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High Speed Chaser, Charlie Phillips, a Billy Badge, and the mental disorder (Part 1)

charlie phillips billymcgee badge
Phillips wearing his Billy Badge. Click to enlarge.

October 13th 2003 would be a day that Forrest County Election Commissioner would never forget. Equipped with a Billy Badge and a law enforcement scanner listening to HPD and FCSO dispatch, Charlie Phillips was returning from a coaches and umpires meeting in Laurel.  It was then when he heard on HPD dispatch of a high speed chase involving a Tyrone Jackson.  Jackosn was approaching Hattiesburg, headed south from Covington County.  Phillips joined in the chase in a 2003 white Ford Escape.  The suspect, Jackson, happened to be driving a white Ford Explorer.  MHP officers Joe Seals, Thomas Little, and Donny Rayburn were dispatched from Highway 98 in Lamar County to engage in pursuit of a “white SUV.”

According to court records,

“he (Phillips) was under the impression that he could ultimately be of some ‘assistance’ to the Hattiesburg Police Department.”

However, the Hattiesburg Police Department was not going to engage in the chase.

charles f. Phillips The court record states,

“Unknown to the MHP, HPD, or his own dispatch, Phillips had taken up a position in his personal vehicle, a 2003 White Ford Explorer (D-18), in the approximate area of Eddie and Hwy 49 and was going to attempt to impede or block the suspect from getting through the intersection.”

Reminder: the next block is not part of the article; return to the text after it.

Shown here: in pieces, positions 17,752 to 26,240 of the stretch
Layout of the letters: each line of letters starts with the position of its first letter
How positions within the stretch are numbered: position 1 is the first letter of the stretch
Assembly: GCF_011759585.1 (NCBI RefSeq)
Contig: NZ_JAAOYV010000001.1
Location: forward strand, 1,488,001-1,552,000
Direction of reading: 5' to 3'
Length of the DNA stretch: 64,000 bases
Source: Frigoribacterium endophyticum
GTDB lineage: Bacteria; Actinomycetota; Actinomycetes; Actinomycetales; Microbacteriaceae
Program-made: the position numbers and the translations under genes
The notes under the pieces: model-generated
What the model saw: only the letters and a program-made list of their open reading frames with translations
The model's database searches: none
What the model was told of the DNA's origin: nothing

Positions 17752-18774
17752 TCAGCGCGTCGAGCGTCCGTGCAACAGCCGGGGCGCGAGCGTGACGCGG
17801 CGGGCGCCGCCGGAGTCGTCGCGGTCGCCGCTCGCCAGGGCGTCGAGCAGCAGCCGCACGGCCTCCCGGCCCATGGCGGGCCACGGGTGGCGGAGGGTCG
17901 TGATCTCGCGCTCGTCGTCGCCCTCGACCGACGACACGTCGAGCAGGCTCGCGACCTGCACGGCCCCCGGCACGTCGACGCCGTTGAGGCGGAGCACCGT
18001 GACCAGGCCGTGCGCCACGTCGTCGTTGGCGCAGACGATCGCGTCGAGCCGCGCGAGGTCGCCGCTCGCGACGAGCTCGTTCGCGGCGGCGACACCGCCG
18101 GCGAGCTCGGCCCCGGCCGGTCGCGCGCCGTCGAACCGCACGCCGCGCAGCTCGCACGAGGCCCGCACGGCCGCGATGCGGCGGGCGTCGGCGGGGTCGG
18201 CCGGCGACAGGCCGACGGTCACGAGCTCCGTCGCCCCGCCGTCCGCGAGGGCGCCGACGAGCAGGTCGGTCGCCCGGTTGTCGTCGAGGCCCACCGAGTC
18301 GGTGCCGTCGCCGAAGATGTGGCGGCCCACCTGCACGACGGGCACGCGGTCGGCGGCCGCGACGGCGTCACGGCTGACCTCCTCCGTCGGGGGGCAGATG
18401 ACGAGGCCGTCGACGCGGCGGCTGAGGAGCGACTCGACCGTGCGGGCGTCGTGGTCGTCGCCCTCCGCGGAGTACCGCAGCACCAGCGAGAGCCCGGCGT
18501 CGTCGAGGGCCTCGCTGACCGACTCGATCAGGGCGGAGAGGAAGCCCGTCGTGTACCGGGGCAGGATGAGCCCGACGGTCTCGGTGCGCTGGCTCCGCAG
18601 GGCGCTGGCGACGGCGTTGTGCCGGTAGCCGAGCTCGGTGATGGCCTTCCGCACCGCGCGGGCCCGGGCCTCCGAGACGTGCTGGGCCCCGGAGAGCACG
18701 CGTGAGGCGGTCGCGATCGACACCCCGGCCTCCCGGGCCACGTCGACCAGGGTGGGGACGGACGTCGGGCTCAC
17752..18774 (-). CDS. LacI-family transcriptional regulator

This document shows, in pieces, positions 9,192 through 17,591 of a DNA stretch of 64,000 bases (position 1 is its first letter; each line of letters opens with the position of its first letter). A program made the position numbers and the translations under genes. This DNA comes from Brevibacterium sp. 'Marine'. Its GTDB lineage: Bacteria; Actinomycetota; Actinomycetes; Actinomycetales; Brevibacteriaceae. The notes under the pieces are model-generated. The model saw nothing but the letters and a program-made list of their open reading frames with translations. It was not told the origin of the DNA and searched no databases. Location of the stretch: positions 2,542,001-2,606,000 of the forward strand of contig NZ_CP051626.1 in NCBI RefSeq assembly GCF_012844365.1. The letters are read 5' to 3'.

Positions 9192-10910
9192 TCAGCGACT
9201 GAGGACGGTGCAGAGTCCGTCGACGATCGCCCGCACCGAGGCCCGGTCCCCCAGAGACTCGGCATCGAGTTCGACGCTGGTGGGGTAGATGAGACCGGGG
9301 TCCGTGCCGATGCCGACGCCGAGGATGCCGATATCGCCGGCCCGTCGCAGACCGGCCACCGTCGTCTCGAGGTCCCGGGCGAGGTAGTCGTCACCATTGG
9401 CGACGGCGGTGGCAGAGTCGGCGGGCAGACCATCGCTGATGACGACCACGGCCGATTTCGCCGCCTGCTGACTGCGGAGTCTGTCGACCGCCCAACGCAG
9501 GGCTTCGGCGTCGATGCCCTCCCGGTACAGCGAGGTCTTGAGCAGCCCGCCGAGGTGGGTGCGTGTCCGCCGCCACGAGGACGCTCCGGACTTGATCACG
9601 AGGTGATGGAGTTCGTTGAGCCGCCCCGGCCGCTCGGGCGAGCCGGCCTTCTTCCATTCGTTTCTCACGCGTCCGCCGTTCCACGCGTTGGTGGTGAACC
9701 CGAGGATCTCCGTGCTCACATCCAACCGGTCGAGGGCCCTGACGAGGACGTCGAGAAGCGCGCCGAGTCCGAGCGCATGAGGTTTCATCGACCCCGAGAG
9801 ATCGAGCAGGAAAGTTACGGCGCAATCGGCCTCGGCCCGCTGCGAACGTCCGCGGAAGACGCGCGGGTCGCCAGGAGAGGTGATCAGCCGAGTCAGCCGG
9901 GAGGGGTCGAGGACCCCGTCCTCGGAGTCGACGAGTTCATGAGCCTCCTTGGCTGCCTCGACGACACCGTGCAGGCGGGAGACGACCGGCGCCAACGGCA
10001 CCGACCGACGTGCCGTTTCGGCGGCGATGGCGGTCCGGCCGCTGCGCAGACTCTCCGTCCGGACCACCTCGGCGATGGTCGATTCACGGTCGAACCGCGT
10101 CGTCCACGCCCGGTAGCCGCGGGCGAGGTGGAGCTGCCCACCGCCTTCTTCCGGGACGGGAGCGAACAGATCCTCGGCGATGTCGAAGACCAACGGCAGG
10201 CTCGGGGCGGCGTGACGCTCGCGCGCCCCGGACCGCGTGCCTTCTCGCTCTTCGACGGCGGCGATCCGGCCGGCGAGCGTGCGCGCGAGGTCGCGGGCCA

Tyrone Jackson was able to get pas MHP Trooper Seals and  Trooper Little, but Rayburn spotted the suspect just north of Hattiesburg, and he engaged in pursuit.   Phillips engaged in the pursuit when when he witnessed Raburn and the suspect speed through the intersection

Phillips testified that he,

“attempted to assist trooper Rayburn in an effort to bring the suspect vehicle to a halt by attempting to either force him from the roadway, or blocking his traveling path. 

Initially well behind the chase, and now caught up to Phillips at the Multi Purpose Center, Trooper Seals and Trooper Little caught up with Phillips vehicle.  Thinking he was the suspect. They radioed ahead to Trooper Rayburn instructing him to get in front of the suspect vehicle, and they would perform a procedure known as a “rolling roadblock.” Rayburn, thinking Trooper Seals is referring to the suspect vehicle, continues to race ahead and exited off Hwy 49 andonto Hwy 98.

Seals pulled up attempting to block Phillips vehicle. According to the court record,


along Phillps, instructing him to pull over.  According to testimony,

“Phillips attempted to move his vehicle around Seals’ vehicle.”

By this time Trooper Little had caught up to seals, and Phillips vehicle was stopped using a rolling road block maneuver. Trooper Seals approached Phillips vehicle and ordered him out of the vehicle. Phillips did not comply, and moved his from the steering wheel to his lap. Phillips was removed from the vehicle with a “straight arm bar,” taken to the ground, and handcuffed.

It was at this point Phillips identified himself as a Forrest County Sheriff’s office Reserve Deputy. Moments later, Trooper Rayburn was requested assistance for the suspect that he was still pursuing. Realizing the mistake, Seals left and continued to assist Rayburn in the pursuit of the suspect, while Trooper Little had to stay behind to  provide Phillips with his supervisor’s information. Trooper Little offered to get medical assistance for Phillips, since he was bleeding, but Phillips declined.

After the events, Phillips sued the officers and Mississippi Highway Safety Patrol/  There is an interesting twist to the events which will be very surprising..  Part 2 will publish later this evening and include documents.



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